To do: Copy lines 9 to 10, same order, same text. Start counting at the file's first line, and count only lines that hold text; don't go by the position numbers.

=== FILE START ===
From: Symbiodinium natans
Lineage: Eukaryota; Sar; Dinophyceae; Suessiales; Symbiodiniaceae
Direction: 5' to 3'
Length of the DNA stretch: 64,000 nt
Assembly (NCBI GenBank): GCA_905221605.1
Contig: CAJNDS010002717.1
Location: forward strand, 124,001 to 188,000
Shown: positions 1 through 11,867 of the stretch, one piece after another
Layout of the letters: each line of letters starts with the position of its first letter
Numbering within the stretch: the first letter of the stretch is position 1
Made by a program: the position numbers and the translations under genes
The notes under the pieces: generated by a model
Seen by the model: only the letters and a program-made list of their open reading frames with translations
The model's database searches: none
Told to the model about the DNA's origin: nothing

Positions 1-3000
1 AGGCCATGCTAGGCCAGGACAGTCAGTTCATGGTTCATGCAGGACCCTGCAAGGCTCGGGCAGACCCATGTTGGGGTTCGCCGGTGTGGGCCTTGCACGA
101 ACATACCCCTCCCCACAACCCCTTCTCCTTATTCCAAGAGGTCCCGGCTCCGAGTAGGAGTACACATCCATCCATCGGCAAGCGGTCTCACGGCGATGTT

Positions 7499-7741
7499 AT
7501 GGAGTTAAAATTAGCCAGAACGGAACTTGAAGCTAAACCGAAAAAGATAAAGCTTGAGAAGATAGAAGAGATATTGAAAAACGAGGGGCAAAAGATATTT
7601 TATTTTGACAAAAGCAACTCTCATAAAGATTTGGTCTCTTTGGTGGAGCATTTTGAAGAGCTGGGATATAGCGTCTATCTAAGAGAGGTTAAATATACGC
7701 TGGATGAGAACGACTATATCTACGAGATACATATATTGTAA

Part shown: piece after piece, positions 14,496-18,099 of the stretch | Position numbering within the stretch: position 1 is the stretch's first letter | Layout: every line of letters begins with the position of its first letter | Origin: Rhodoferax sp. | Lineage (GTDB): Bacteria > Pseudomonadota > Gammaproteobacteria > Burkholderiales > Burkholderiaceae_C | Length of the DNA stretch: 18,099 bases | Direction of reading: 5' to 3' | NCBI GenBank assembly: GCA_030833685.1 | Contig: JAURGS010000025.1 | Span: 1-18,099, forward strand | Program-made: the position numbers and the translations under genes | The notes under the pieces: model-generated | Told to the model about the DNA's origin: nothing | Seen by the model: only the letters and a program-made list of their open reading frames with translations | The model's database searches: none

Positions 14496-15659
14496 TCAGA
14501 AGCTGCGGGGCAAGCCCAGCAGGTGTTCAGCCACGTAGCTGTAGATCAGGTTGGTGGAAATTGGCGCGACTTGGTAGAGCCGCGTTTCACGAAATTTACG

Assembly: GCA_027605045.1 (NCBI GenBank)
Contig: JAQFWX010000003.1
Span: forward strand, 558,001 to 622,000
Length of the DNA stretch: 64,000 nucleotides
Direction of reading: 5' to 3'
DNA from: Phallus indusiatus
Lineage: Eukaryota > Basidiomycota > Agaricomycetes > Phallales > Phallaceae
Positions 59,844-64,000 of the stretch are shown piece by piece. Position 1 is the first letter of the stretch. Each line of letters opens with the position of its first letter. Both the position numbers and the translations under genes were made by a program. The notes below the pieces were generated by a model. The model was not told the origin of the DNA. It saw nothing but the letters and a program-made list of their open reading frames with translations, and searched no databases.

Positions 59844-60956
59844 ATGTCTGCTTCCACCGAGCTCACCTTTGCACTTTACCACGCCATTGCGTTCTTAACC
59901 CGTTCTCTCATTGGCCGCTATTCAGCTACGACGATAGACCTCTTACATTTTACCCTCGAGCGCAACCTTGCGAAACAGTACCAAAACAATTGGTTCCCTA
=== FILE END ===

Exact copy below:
Layout of the letters: each line of letters starts with the position of its first letter
Numbering within the stretch: the first letter of the stretch is position 1